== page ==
3/6/2014 13:57

Playing decisively at the healthcare specialist's office

Being referred to a medical specialist could be good for a patient, I suppose, but I can't attest to that from recent personal experience. Since I started from feeling that my primary medical office hadn't provided the attention and treatment success that I had been hoping for, a new physician with a different point of view seemed a logical next step.

As is the custom, the nurse was to set up an appointment for me before I left the referring medical office. This is done less as a convenience to the patient than because of the low rates of compliance when the patient has to make the appointment. I've sometimes wondered about the causes of this non-compliance, but I'm less puzzled today than I was last week. In any case, the nurse came back with the phone number written on a piece of paper.

"You might as well call them yourself," she said. "All I get is a message to 'leave your name and number and we'll get back to you'." That seemed odd.

Before calling them myself, I looked at the specialist's website. Everyone has to have a website now. How you present yourself on the web should be a helpful indicator of your business and professional style. This website says, "We care about every aspect of your experience from your initial phone conversation". I cringed. But, I thought to myself, it is always possible that this is meant sincerely. Perhaps, as a small practice, the web page has the words of the physician himself. That is not how the game is most often played, but who the real players can affect how best to respond.

So I went ahead and called. A live person answered. I was lulled into a more hopeful attitude.

A few days later, a computer called me to confirm the appointment. I am not (as you might already be able to guess) a fan of robo-calling. I normally hang up on computers, often wishing that they could be offended.

My expectations now dulled, I arrived for my appointment. When entering the office, the very first thing I noticed was that the examination rooms all open directly to the front desk and the reception area.

I did not turn around and walk out. In retrospect, I think I did not play the game decisively enough.

"We care about every aspect of your experience," the website had told me, "from your initial phone conversation with our reception and scheduling team, to your interactions with our nursing staff and dermatologists during your visit." They had said nothing about interaction with other patients and their families, clothed or otherwise, so I hadn't thought to consider this before I arrived. That's not good enough as an excuse.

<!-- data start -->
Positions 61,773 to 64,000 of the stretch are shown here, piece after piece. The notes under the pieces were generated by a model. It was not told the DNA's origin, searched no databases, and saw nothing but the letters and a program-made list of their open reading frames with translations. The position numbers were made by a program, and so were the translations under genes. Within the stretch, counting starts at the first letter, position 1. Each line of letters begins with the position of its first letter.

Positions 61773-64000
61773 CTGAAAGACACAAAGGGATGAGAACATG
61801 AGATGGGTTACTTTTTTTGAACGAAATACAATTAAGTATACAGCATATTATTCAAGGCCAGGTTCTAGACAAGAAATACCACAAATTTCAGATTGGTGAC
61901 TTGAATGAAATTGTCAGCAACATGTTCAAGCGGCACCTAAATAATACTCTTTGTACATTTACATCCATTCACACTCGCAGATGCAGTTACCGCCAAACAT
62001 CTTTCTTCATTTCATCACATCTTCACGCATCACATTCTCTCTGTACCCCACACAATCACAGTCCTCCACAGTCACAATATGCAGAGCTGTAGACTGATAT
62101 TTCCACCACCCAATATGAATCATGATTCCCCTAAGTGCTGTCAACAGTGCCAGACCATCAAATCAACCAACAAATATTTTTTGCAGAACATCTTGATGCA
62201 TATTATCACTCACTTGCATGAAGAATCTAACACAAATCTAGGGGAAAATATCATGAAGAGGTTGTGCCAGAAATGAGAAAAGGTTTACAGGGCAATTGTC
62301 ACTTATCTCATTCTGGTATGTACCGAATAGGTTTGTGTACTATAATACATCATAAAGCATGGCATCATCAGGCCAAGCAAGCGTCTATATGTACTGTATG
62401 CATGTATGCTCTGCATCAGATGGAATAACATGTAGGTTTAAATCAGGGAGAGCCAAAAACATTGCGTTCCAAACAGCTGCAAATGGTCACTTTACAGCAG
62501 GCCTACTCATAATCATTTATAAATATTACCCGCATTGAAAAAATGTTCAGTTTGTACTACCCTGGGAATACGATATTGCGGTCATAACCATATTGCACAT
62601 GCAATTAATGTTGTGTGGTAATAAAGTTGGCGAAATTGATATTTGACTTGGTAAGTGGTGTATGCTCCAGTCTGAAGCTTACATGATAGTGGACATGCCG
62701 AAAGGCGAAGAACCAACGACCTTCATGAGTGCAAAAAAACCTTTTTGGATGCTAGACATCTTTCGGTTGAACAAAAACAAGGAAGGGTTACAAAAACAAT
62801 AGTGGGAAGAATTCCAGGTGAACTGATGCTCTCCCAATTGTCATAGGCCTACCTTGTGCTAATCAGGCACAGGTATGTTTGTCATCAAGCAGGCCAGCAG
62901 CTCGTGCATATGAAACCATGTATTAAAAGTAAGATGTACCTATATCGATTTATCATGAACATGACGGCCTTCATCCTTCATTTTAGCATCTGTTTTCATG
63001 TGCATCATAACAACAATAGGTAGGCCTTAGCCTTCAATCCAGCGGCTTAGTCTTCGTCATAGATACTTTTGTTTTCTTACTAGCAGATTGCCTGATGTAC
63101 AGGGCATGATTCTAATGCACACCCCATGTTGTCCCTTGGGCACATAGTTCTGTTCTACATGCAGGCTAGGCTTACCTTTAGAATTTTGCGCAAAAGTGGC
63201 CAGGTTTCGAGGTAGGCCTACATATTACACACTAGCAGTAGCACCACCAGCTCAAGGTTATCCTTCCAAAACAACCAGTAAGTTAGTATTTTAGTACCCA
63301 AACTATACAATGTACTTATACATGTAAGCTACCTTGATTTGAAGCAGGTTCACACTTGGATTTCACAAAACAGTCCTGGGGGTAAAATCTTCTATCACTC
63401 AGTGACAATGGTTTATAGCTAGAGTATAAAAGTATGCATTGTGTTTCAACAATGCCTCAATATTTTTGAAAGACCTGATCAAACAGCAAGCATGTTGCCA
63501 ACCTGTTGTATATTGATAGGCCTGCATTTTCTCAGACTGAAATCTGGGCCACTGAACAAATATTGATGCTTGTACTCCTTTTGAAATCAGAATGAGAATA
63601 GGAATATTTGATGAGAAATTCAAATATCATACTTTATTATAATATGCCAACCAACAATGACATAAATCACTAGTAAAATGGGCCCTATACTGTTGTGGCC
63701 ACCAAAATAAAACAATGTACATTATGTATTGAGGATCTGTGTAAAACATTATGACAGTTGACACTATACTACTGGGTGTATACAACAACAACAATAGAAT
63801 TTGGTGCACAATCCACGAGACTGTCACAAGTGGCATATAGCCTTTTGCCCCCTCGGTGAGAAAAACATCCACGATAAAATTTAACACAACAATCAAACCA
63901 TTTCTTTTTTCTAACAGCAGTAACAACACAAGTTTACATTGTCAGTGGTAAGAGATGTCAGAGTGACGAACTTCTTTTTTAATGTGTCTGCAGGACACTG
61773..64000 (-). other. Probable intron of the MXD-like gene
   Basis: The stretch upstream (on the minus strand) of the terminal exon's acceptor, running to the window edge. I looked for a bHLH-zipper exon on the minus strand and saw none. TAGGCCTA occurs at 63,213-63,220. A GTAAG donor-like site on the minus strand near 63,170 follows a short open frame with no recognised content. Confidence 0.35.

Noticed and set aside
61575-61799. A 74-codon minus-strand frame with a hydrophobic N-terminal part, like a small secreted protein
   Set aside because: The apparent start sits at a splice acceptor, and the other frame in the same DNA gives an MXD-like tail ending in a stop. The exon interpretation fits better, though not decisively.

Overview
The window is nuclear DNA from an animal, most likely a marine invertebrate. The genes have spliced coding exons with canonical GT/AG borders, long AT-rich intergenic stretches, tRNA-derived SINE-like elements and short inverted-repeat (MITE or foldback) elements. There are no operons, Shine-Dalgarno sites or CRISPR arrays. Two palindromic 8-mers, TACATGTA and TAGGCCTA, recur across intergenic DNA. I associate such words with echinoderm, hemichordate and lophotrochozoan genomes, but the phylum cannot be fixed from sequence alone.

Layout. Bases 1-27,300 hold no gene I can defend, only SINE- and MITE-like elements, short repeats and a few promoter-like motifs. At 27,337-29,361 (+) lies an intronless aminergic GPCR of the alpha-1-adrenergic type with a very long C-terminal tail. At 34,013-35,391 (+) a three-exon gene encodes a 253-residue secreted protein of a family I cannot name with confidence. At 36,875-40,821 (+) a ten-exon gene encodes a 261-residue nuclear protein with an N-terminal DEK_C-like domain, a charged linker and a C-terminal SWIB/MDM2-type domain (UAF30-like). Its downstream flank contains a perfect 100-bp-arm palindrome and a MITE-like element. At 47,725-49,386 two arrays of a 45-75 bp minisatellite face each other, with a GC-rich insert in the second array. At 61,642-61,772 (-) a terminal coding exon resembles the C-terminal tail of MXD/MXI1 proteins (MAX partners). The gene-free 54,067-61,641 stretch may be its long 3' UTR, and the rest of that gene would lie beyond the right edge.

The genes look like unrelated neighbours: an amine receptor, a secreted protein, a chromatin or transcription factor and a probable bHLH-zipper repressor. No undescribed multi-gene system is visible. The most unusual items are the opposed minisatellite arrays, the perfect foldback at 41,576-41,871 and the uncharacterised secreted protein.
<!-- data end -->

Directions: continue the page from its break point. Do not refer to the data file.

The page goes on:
After half an hour waiting in the waiting room, a place where I was not visible to the reception area and was beginning to wonder whether perhaps I had been totally forgotten, a nurse came to take me to an exam room. She then rushed mindlessly through a rote list of health history questions, grouped abitrarily into unrelated triads.

Then she stood up and, pointing, said, "There's a hospital gown. You can probably leave your shirt on." I was beginning to doubt the assurance on their website that they "take great interest in you as a person".

I was closer to walking out after that. But I was still indecisive. I even considered whether I was willing to sit nearly naked in plain view of the front desk when the door opened, but compliance was not within the range of behavior I was willing to tolerate. In the event, I was standing in the middle of the room (fully clothed) when the doctor walked in.

It may be that we started off on the wrong foot, as the saying goes. Even so, I did not think it was necessary that their thoughts and plans be kept from me, hidden by half phrases and references to observations made (quite literally) behind my back. This is not the attitude which I had hoped for when I read that they "take great interest in you as a person".

Surely if that were true there would have been some attempt to provide me with information in addition to instructions in Basic English. Perhaps not. In order to play the game well, do I need to know precisely what test the physician intends to perform on the bit of tissue he extracted from me? I may have been wrong to inquire. The doctor must have thought so, anyway, since he jumped from the elementary past the helpful and into the technical. Instead of saying, "I will prepare the tissue for easier viewing and then look for fungus under the microscope", he snapped back, "a periodic acid - Shiff base assay." (That's per-iodic acid, not period-ic; the iodine colors the various human and non-human cells differently.)

Then he asked, "Is that something you are familiar with?" It seems an odd way to play out a strategy of "interest in you as a person". Odd, and not the most effective tactic to implement that strategy. I'm still wondering whether the statement of strategy is blatantly false or the skills of the major player are astonishingly lacking. These possibilities may not be mutually exclusive.

However this physician arrived at the manner in which he plays the Actual Reality Game, his playing brings to light a weakness in my own play. My strategy is to play as if the other players are all honest and intending to play rationally. To do that successfully, I need better skills in changing tactics when individual players chooses not to accept that role.